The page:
|Behind the duc are arrayed the robes and accoutrements of the Order of the Saint-Esprit, the senior chivalric order of royal France.|
Louis-François-Armand de Vignerot du Plessis, duc de Richelieu (13 March 1696, Paris – 8 August 1788, Paris), French soldier and diplomat, he participated in three major wars, eventually rising to the rank of Marshal of France, and was for a time French ambassador to the Imperial court in Vienna. A godson of Louis XIV, he was a close friend of Louis XV. His favor at court waned when he opposed the marquise de Pompadour, and was restored at her death and the rise of du Barry. But his intriguing nature and very unsavory reputation made him far from welcome at the court of Louis XVI and Marie Antoinette. For he is best known, then and now, for his rampant, indiscreet womanizing. Married three times - his final marriage was consecrated when he was eighty-four - and his extramarital conquests were reckless and innumerable; it is said that the famous character Valmont in Choderlos de Laclos' Les Liaisons dangereuses was based on the duc de Richelieu. Despite years spent in battle and in amatory excess, he managed to survive to the extraordinary age - especially for the time - of ninety-two.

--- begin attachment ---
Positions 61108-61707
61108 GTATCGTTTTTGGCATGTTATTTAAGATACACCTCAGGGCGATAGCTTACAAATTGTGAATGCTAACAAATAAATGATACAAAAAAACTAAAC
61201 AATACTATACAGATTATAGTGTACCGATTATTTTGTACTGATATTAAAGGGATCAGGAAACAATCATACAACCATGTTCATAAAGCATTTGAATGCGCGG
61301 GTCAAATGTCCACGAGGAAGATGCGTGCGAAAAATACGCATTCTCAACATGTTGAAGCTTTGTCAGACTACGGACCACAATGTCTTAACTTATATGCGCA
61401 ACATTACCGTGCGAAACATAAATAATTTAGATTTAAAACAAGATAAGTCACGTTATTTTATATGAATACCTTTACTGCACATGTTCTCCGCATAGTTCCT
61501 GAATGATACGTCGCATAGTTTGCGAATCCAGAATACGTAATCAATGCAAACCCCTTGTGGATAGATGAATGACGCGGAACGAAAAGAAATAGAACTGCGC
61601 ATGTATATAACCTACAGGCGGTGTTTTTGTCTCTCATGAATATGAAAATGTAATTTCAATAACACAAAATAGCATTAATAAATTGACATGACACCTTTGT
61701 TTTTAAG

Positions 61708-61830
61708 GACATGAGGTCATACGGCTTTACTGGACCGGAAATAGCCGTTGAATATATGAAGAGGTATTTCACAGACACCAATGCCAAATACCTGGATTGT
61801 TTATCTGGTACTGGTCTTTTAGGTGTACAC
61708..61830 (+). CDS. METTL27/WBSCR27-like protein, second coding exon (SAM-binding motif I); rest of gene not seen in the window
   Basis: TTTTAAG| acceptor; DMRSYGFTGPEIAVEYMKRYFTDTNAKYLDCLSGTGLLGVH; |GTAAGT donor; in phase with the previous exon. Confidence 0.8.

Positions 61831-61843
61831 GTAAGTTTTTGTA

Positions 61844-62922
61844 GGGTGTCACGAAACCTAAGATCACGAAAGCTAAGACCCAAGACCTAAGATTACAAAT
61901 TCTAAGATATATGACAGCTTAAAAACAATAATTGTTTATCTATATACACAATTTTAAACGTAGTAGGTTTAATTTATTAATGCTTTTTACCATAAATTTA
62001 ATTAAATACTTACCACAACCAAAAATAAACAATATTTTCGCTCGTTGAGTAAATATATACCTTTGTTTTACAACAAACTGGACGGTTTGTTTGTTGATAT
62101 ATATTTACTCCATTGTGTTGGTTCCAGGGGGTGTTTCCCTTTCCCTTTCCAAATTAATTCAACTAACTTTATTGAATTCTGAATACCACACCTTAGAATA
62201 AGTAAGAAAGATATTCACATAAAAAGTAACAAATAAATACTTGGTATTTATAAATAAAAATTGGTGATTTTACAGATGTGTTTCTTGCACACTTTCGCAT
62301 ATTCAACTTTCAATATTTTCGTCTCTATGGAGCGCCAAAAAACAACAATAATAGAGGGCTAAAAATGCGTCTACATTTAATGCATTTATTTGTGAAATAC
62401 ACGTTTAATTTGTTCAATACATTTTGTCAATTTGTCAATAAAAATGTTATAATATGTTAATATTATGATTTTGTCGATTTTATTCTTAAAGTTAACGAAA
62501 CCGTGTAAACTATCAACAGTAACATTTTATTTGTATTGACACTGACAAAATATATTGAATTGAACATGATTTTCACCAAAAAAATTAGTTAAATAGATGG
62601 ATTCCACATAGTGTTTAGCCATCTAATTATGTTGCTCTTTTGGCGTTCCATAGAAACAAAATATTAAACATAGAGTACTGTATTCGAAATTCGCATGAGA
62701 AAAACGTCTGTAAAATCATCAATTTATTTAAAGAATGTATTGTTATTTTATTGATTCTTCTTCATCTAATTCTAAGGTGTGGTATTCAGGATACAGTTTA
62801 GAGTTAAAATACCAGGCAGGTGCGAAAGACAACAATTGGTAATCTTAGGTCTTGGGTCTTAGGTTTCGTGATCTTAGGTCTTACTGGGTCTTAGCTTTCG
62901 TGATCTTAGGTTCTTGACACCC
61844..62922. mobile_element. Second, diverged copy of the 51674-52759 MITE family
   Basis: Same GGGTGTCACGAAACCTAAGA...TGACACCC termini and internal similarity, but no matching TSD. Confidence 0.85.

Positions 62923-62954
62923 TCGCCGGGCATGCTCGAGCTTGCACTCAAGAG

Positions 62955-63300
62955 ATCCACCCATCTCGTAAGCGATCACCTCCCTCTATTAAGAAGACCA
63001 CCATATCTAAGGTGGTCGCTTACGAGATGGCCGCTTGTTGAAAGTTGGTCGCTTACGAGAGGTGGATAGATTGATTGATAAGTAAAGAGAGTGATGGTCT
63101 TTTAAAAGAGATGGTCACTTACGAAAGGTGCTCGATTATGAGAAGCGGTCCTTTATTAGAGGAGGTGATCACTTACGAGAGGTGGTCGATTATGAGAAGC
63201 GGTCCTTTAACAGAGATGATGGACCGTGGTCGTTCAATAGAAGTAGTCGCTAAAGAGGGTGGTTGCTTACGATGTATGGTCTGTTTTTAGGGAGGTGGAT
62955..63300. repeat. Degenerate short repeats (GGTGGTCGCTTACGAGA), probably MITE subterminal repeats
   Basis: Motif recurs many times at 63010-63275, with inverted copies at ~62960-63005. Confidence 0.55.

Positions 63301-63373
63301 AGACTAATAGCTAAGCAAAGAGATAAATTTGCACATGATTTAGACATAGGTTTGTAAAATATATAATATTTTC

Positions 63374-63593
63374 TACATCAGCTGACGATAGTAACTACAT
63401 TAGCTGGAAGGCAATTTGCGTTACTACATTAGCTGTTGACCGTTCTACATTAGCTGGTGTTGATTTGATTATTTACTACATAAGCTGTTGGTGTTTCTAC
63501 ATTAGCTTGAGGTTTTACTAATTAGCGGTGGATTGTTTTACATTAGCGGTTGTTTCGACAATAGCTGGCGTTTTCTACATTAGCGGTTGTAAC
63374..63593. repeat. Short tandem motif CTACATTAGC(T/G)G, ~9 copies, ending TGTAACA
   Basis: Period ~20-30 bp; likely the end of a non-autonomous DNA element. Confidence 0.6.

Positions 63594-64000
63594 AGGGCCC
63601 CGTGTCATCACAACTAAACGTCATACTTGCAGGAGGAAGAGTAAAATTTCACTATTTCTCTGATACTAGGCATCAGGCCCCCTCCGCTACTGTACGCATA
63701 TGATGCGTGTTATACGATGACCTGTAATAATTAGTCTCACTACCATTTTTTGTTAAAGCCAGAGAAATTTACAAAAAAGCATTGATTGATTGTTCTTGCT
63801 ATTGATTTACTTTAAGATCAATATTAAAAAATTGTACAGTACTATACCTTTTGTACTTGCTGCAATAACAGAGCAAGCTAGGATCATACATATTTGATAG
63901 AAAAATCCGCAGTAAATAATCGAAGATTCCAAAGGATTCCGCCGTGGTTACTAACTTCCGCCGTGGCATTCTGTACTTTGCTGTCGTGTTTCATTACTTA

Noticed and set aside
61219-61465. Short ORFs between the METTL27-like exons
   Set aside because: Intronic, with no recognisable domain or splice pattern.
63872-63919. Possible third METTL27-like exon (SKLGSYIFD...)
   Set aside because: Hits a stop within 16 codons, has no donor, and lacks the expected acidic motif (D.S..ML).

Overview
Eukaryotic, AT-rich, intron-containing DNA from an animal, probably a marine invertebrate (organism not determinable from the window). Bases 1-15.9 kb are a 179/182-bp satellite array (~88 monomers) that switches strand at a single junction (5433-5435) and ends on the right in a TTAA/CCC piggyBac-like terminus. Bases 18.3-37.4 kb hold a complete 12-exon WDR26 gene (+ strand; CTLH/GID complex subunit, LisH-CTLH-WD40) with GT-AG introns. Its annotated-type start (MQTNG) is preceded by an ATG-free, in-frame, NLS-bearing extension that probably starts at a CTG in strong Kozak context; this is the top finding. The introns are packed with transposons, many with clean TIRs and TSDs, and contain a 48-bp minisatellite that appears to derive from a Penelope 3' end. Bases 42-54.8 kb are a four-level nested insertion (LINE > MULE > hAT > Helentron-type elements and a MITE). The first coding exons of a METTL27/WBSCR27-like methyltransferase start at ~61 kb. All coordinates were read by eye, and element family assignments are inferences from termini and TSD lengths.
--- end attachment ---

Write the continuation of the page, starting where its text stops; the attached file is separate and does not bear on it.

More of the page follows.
|A copy after Nattier, circa 1732-42.|
Jean-Marc Nattier (17 March 1685, Paris – 7 November 1766, Paris), French painter, certainly the most important court portraitist of the eighteenth century. The child of two artists, he enrolled in the Royal Academy in 1703, with aspirations of becoming a history painter. But he found portraiture to be much more lucrative, and was successful in his chosen career from an early age. He painted numerous portraits of the French Royal family - especially the daughters of Louis XV - and the aristocracy gathered at Versailles. His style is immediately recognizable. Cool, muted. And with a particular kind of calm, even when portraying the floating, fluttering drapery of his female subjects, got up as nymphs and goddesses, one of his most characteristic devices.